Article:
Mathematics Stack Exchange is a question and answer site for people studying math at any level and professionals in related fields. It's 100% free, no registration required.

Sign up
Here's how it works:
  1. Anybody can ask a question
  2. Anybody can answer
  3. The best answers are voted up and rise to the top

A box contains 3 red balls, 4 blue balls, and 6 green balls. Balls are drawn one-by-one without replacement until all the red balls are drawn. Let $D$ be the number of draws made.


a)$P(D\le 9)$



For part a) I know the answer should be $\binom{10}{6}/\binom{13}{9}$ but not sure how to get this.

And I am wondering the relationship between (a) and (b). And how to calculate hypergeometric distribution in general.

For part c) I could use the basic definition to get the answer but I am sure there is an easier way to do this.

share|cite|improve this question
up vote 2 down vote accepted

You can look at red and not red.

For (a), you want the three red balls to be in the first nine positions. I would have thought there were $\binom{9}{3}$ ways of choosing these positions which you divide by the total number of ways of positioning the red balls $\binom{13}{3}$. This gives the same numerical answer as you have, suggesting there is more than one approach.

For (b), you can either look at $\Pr(D \le 9) - \Pr(D \le 8)$, or look at two red balls in the first eight positions and one in the ninth.

For (c), following the definition might be easiest to understand and calculate electronically. An alternative approach for (c) would be to say that the expected number of balls before the first red, strictly between the first and second red, strictly between the second and third red, and after the third red are each the same and so are each $\frac{6+4}{4}=2.5$, and so taking three of these plus the three red balls gives $E[D]=3\times 2.5+3$.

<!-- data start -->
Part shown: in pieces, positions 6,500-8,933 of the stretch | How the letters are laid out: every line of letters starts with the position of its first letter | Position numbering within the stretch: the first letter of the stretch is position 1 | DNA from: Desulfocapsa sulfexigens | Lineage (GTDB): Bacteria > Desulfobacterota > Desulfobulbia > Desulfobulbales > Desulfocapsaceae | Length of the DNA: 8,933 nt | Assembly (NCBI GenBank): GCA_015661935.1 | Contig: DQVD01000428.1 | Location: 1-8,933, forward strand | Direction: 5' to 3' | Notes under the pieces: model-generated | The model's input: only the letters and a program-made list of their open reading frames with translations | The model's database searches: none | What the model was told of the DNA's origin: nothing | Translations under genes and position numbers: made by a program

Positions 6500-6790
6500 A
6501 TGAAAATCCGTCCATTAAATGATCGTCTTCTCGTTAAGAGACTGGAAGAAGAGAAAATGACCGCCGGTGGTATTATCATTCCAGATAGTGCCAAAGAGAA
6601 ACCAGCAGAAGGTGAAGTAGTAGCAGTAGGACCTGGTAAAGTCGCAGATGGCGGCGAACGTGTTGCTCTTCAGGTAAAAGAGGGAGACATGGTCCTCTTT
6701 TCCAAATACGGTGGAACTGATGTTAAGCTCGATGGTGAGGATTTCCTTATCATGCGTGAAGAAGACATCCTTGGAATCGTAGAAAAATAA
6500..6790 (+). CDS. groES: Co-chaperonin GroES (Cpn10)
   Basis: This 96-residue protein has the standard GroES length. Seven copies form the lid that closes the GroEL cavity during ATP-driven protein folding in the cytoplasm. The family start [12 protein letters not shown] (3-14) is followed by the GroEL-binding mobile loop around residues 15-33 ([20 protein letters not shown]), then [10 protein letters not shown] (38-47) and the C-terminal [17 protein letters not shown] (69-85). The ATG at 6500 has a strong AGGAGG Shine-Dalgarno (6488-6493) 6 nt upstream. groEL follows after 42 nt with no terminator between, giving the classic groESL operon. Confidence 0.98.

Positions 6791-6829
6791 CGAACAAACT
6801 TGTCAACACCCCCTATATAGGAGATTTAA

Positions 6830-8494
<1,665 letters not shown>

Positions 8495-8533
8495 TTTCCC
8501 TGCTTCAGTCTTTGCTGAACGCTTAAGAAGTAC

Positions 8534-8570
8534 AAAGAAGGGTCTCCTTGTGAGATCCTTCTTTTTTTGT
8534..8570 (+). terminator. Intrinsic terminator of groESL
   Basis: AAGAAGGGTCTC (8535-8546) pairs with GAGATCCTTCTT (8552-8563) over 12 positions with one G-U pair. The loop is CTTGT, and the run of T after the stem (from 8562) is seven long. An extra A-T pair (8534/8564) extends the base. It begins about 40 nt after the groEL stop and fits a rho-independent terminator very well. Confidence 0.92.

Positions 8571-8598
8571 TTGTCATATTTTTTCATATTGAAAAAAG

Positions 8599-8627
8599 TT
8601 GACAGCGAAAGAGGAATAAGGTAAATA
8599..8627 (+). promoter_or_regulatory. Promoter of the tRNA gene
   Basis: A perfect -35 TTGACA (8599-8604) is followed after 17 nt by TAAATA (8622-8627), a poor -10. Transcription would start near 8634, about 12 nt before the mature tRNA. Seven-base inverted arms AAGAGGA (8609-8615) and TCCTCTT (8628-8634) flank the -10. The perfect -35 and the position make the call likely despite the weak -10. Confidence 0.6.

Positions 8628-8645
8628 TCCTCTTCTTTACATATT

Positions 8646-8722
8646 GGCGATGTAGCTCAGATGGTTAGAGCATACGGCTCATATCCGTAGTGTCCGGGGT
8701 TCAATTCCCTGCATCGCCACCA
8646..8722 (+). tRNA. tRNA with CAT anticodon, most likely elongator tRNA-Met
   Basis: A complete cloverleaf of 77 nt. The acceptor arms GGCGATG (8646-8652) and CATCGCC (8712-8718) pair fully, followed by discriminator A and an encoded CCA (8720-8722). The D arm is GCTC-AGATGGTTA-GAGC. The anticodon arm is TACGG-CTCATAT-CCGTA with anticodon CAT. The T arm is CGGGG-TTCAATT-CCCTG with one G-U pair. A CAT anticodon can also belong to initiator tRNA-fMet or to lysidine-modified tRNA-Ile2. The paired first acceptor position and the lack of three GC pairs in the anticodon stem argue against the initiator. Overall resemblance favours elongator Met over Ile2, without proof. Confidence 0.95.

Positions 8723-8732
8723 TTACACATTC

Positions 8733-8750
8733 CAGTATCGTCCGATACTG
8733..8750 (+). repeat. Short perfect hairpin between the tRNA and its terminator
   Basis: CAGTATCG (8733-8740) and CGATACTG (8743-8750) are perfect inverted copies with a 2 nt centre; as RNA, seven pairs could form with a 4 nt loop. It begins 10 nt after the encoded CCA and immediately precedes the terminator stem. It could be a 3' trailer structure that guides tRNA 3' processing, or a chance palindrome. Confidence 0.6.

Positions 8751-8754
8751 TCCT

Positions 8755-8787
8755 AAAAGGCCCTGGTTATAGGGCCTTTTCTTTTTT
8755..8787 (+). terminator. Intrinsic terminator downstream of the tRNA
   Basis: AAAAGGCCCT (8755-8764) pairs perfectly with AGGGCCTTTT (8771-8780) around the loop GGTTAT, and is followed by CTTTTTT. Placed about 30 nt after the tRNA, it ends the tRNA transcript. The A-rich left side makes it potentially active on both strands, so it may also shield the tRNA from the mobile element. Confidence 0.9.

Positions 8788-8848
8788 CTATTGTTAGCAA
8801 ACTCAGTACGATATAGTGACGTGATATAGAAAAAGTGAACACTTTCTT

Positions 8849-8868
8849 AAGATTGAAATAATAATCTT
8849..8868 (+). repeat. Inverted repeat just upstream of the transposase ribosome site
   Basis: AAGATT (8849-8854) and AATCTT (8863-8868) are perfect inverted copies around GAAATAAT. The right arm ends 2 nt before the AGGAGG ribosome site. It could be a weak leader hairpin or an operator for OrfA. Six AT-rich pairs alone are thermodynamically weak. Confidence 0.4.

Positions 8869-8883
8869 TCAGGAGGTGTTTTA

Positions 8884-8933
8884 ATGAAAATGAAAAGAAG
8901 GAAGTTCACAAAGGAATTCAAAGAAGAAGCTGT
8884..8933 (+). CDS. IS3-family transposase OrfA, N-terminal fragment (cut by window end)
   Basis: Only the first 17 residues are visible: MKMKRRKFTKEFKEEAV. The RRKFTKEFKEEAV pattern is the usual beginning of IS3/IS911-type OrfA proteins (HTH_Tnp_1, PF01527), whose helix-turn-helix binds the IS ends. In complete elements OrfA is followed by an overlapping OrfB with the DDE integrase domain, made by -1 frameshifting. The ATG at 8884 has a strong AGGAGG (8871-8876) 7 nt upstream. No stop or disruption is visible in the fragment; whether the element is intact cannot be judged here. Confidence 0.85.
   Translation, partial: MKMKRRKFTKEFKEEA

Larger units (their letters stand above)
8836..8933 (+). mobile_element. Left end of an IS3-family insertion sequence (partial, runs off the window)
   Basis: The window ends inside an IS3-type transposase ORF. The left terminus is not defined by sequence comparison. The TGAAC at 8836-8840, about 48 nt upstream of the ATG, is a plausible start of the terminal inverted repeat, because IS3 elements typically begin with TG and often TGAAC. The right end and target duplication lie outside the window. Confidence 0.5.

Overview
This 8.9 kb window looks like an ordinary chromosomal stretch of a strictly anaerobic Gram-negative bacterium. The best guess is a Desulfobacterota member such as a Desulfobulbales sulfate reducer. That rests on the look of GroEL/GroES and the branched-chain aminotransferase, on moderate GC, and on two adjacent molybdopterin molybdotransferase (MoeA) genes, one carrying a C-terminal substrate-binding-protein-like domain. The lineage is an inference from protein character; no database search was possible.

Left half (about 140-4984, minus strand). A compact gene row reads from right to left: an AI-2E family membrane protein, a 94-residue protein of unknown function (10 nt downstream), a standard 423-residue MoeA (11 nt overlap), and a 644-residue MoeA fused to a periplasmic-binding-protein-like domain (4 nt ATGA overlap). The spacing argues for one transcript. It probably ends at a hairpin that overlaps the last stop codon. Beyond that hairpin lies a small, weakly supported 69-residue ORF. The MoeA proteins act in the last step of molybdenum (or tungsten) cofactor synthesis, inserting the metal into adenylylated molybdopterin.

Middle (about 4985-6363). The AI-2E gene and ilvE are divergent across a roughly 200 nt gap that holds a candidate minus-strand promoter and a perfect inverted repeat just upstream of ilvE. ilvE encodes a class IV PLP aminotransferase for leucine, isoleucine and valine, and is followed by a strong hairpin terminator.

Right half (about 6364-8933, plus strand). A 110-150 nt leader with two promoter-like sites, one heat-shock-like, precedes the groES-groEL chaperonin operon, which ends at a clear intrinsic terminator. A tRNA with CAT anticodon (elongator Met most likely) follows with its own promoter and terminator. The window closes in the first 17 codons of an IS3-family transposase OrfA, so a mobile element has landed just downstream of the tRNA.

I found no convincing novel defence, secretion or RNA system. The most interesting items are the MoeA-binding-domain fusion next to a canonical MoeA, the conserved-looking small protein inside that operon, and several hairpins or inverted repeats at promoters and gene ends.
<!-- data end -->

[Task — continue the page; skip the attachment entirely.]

share|cite|improve this answer
(c) is correct, but is there an easy way to see that those four expectations are the same? – Michael Lugo Nov 2 '11 at 14:36
@Michael: not only are the four expectations the same, but the distributions are too. The classic explanation is that cutting a continuous or equally-spaced-discrete circle in $k$ random places gives $k$ pieces with identical (but not independent) distributions; the same thing happens with a line and $k-1$ random cuts into $k$ pieces (just go back to the circle and make the first of $k$ cuts to create a line with end points). – Henry Nov 2 '11 at 17:08
For a), you can also think of picking the six remaining non-red balls out of the ten balls that aren't red. – user5137 Nov 2 '11 at 17:33

For (c), number the non-red balls $1, 2, \ldots, 10$; let $I_k$ be the indicator of the event that the non-red ball numbered $k$ is drawn before the last red ball to be drawn. Then $D = (I_1 + I_2 + \cdots + I_{10}) + 3$.

Then $E(I_k)$ is the probability that the non-red ball $k$ is not last among itself and the three red balls; it's last with probability $1/4$ and therefore not last with probability $3/4$.

share|cite|improve this answer
why these indicator r.v.s have the same probability? – geraldgreen Nov 3 '11 at 18:44

Your Answer


By posting your answer, you agree to the privacy policy and terms of service.

Not the answer you're looking for? Browse other questions tagged or ask your own question.